Michigan’s Mike Posner highlights his raspy, tuneful voice and infectious songs on this “mixtape,” which plays like a fully fleshed album. Whatever you call it, A Matter of Time sounds like great practice for the recording and release of his upcoming first album, which will arrive in 2010. Posner could do a lot worse than to polish and release the songs he’s already got here, a move that would undoubtedly bring success if promoted properly.
A sociology major at Duke University, Posner has proven adept at finding the right mix of wordplay and appealing lyricism while devising appropriate musical atmospherics for the chosen subject matter. Perhaps it’s a product of his major that he’s able to tap into exactly the kind of content that appeals to a wide swath of people – not only college kids and hip-hop heads but R&B lovers, beatmongers, and high-minded music fans. There’s something undeniably charming about the album’s exuberant hooks and coming-of-age vibe, which is undercut with a touch of raw hip-hop that keeps the proceedings legit for the most part.
Alternately radio-ready and slightly subversive, the songs cover all the important issues of an artist about to graduate from college – girls, weed, the fellas, girls who deal weed, smoking weed with the fellas – it’s all very complicated. But Posner and his collaborators can wring head-nodding gold from even those played subjects – “Smoke and Drive,” for instance, features a dramatic, bass-heavy beat crafted explicitly to enhance the topic of the song (listeners who can’t gather that from the song’s title aren’t the target market), which is a lyrical swap meet between no less than 4 unique rappers.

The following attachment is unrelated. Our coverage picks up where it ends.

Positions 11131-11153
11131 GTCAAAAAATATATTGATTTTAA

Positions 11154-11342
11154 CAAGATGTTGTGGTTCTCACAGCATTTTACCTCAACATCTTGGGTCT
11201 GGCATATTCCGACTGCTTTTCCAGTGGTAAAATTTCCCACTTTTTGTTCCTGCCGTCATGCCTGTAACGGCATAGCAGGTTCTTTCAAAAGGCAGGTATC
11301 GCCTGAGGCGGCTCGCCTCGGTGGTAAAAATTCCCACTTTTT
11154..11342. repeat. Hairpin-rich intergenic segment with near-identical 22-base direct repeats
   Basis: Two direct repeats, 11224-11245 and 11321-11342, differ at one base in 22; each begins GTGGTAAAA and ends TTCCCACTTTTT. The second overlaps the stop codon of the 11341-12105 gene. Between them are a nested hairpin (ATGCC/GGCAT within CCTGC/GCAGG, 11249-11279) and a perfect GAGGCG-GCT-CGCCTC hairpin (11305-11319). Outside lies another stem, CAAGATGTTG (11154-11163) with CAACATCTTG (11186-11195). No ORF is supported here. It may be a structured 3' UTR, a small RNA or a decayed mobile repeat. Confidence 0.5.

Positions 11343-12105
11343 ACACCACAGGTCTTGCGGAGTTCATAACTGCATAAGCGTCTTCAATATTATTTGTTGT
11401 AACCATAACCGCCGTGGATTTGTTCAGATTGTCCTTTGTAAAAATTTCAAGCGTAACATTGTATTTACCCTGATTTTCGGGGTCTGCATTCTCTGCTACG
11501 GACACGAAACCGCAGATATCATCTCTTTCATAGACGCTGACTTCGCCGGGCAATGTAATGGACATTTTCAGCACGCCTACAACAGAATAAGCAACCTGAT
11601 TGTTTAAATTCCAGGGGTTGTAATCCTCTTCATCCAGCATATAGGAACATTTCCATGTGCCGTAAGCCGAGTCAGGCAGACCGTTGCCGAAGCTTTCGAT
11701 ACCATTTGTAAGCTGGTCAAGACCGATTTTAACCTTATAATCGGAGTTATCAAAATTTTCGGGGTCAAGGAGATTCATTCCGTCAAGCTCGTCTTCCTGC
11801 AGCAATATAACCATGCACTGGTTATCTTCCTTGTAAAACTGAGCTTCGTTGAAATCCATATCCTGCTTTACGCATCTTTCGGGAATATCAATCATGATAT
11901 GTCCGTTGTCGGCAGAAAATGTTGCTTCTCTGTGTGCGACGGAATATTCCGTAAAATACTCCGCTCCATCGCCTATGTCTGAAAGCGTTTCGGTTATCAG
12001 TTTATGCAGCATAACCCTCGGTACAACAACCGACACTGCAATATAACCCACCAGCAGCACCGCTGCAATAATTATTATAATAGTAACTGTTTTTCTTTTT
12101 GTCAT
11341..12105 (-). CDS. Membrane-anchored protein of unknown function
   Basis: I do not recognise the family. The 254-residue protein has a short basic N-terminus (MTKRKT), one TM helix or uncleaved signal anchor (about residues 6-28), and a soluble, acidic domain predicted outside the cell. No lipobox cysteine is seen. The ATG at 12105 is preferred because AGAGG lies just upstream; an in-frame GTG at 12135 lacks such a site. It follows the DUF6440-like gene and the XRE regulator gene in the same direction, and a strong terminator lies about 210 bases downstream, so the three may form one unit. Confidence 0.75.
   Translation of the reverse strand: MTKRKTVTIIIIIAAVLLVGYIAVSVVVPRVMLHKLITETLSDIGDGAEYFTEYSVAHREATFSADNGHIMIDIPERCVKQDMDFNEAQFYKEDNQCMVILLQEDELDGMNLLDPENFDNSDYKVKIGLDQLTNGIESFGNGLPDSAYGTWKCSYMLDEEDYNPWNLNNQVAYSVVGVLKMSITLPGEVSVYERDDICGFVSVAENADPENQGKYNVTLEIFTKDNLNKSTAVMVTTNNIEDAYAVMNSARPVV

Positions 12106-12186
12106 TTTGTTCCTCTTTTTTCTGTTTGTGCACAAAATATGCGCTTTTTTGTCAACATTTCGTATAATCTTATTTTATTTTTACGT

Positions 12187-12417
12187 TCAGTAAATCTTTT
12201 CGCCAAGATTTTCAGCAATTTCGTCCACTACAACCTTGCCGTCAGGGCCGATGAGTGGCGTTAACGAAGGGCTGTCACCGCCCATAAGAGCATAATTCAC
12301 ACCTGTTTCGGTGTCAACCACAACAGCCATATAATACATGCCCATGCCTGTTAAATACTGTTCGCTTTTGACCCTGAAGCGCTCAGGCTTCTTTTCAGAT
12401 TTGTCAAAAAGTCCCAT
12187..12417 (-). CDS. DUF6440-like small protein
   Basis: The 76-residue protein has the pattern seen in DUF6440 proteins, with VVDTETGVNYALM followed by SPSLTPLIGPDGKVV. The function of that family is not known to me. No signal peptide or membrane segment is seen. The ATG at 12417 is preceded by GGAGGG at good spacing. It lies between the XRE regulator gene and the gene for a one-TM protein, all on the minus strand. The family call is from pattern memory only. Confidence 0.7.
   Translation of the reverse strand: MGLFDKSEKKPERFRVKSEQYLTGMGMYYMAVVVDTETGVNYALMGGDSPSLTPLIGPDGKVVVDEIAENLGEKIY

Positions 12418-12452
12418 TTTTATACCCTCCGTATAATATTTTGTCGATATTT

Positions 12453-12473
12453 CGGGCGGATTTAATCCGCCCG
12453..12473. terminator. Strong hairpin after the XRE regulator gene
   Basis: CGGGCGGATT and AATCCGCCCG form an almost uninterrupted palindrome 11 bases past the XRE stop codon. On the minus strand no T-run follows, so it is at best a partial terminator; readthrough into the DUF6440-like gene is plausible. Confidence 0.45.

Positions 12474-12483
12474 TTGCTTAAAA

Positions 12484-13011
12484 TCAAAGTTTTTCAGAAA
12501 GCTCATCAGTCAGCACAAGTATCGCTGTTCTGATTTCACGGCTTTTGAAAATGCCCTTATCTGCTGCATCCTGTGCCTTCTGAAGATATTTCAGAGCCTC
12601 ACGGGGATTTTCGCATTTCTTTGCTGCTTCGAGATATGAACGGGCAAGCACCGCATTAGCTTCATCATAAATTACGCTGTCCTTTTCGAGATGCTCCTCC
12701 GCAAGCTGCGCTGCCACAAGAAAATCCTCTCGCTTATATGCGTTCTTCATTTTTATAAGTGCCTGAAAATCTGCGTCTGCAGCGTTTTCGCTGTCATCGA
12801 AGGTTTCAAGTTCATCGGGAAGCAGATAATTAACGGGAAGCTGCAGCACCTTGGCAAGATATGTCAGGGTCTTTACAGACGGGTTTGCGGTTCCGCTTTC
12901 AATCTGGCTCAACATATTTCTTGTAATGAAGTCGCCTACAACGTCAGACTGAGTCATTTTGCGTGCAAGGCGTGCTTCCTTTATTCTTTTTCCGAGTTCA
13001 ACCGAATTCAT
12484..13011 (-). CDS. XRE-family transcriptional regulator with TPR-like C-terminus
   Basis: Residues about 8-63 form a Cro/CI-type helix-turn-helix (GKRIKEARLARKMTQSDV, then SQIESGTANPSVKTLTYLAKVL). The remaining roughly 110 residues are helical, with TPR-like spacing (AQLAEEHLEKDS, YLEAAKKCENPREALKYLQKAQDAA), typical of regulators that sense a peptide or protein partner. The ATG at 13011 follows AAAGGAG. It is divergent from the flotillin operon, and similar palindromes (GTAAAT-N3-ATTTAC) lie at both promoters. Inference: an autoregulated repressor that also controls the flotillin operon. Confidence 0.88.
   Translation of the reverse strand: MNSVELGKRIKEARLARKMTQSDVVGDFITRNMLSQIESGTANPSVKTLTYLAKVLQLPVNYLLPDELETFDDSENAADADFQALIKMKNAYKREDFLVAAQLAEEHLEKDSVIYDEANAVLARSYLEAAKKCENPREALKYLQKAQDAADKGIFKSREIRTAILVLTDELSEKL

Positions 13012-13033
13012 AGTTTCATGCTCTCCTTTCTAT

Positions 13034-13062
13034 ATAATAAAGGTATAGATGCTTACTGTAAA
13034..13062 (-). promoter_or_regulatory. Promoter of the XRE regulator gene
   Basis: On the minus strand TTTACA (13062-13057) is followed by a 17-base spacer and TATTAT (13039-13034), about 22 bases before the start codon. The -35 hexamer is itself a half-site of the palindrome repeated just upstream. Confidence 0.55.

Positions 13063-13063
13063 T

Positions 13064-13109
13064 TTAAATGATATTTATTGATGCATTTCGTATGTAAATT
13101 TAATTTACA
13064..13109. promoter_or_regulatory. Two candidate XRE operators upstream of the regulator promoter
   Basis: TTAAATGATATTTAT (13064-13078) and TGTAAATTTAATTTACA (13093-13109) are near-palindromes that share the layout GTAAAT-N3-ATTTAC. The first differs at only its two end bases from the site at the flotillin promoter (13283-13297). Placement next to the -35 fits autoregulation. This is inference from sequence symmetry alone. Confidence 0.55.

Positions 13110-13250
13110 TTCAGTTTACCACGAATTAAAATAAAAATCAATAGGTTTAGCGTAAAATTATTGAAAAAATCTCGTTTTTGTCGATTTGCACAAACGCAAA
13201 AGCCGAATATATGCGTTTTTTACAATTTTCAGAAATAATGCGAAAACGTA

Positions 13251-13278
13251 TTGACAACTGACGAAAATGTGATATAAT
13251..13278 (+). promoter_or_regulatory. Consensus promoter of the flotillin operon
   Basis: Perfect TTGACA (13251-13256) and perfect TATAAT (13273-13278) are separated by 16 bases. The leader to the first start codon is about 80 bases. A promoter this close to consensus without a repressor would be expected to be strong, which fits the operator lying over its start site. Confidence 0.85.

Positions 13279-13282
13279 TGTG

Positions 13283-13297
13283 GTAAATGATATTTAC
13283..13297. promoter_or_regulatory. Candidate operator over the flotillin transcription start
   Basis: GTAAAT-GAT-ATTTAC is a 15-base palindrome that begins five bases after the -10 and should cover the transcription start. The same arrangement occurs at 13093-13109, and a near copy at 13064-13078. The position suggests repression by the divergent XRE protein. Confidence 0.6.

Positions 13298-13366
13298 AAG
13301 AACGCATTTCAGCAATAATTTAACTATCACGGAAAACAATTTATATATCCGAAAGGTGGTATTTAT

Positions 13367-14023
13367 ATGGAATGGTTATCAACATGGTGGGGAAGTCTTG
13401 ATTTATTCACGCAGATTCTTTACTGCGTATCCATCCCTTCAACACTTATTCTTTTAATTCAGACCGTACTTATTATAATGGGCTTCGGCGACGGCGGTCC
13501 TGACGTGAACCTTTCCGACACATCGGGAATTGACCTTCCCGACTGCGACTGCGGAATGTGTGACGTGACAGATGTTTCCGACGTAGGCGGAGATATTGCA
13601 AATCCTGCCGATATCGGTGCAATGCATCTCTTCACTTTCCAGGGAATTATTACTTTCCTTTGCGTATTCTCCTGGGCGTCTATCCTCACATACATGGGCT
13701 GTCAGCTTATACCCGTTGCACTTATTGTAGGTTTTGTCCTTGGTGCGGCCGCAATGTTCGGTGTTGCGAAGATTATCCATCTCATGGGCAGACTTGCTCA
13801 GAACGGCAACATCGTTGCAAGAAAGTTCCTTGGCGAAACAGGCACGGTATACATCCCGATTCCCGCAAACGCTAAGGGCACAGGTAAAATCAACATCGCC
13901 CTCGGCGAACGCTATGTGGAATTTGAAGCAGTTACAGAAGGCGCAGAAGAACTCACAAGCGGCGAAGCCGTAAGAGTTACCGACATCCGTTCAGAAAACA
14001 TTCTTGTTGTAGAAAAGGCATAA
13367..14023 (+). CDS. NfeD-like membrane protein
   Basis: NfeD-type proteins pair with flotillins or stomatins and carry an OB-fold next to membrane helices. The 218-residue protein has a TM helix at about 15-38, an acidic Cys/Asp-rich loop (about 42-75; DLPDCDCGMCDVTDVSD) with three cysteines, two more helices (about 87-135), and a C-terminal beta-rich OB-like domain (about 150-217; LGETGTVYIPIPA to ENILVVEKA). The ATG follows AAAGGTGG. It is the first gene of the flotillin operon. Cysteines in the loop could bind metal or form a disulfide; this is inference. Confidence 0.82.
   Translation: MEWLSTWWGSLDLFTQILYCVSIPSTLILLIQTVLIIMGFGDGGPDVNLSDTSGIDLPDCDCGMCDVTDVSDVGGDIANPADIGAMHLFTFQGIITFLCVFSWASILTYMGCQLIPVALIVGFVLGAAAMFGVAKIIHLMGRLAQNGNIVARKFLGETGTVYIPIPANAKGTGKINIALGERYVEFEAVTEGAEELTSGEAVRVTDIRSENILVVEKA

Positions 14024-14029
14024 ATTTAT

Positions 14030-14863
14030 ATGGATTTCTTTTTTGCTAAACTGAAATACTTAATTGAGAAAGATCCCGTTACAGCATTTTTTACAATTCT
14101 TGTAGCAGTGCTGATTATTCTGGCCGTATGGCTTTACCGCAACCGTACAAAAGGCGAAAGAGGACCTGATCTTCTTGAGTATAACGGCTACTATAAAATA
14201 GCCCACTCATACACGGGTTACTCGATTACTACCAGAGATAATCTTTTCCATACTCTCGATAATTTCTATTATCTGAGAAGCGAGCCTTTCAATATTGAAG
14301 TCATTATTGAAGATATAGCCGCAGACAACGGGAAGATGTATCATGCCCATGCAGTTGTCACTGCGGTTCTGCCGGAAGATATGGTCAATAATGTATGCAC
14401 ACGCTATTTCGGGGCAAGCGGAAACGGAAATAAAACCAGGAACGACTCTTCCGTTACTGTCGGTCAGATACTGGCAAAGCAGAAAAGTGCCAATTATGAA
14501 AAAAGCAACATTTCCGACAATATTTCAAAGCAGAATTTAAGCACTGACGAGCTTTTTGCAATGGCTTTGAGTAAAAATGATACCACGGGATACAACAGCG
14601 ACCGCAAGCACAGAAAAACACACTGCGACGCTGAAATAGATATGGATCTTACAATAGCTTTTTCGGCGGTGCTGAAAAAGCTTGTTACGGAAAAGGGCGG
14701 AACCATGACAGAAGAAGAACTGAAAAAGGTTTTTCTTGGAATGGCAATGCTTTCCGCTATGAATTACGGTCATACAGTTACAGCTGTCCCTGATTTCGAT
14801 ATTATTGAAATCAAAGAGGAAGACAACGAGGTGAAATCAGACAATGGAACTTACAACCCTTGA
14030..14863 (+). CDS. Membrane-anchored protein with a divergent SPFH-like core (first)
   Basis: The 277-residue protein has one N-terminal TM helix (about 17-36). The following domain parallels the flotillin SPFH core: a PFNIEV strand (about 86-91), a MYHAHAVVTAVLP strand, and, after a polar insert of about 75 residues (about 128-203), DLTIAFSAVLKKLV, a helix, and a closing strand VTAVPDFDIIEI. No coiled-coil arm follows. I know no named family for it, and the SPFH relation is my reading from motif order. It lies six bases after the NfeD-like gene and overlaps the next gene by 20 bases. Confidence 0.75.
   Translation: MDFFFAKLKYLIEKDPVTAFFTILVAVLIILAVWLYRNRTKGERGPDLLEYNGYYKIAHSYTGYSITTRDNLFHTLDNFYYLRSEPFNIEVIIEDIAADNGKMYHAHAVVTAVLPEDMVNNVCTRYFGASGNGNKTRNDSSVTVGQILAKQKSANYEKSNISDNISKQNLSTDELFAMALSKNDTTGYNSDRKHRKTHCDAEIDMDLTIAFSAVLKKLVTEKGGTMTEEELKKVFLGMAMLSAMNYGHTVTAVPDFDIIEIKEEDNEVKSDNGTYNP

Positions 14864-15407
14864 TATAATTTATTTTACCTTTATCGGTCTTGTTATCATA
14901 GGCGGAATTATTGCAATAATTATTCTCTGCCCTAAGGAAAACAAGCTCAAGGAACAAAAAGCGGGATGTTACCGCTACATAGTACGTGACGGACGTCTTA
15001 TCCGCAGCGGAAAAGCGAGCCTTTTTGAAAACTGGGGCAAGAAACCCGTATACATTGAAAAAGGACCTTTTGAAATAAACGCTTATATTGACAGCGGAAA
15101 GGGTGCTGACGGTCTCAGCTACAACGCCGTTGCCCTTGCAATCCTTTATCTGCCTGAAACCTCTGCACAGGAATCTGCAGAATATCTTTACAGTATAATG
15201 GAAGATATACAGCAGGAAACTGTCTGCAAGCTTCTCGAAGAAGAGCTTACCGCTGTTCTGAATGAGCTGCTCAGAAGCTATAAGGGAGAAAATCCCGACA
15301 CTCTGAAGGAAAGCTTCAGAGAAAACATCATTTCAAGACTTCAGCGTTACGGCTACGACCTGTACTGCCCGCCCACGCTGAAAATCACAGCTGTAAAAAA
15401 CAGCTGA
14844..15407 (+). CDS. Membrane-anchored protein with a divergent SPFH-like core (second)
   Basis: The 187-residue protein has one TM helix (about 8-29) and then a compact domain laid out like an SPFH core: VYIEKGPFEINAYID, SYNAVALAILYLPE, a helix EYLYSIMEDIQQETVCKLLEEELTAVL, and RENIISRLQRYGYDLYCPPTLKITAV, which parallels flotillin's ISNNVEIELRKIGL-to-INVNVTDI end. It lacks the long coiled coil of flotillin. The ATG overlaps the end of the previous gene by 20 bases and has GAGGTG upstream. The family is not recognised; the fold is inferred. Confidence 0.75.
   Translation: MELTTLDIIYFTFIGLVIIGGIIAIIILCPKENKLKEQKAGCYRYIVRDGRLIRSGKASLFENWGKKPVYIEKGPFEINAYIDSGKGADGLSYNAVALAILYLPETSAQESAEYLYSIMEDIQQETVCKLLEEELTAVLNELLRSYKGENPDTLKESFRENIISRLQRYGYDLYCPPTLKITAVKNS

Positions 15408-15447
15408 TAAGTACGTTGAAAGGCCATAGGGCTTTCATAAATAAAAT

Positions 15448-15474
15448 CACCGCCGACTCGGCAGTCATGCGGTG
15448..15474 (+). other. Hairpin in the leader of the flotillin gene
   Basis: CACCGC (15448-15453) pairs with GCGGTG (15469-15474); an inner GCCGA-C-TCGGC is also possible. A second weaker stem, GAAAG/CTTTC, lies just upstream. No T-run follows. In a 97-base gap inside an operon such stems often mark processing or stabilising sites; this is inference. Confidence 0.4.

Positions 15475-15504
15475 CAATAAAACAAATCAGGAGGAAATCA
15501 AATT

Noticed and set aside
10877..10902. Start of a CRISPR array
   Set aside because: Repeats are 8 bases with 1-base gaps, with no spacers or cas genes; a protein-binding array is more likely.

The pinging pop of “Cooler Than Me” channels the geeky hipster-hop of N.E.R.D., blending self-absorbed lyrics with a hint of bravado and laying it over a shifting mass of 8-bit warbles, upbeat dance rhythms, and atmospheric guitars. “Drug Dealer Girl” could be one of the more unique love songs ever written, as Posner explains his affection for – you guessed it – a girl that deals weed. The largely borrowed “Halo” might be the biggest production achievement on the album, as a litany of sounds combine to strike a melodramatic chord that suits Posner’s slightly confused, confrontational lyrics and singing.
The collection’s few missteps are to be expected from such a young artist, and one at least manages to fall into the “guilty pleasure” category. The deliberately cheesed-out revamp of Electric Light Orchestra’s ‘Evil Woman” is nothing we haven’t heard from a million mash-ups, but the totally embarrassing synth line that replaces the original song’s guitar hook breaks the mood. Still, it’s likely to turn a few heads and could be a touchstone for turning people on to the music. On that same note, “Hey Cupid” and “Losing My Mind” aren’t going to join the upper echelon of Posner’s repertoire any time soon, but they’re hardly a dealbreaker for the album.
Posner has conquered the captive audience of Duke University, as evidenced by the crowd response at 2009’s Last Day of Classes event. There’s much more real estate to be had if he stays true to his vision, and this outfit could be one of hip-hop’s potential breakout stories in 2010.
Rating: 7.8 out of 10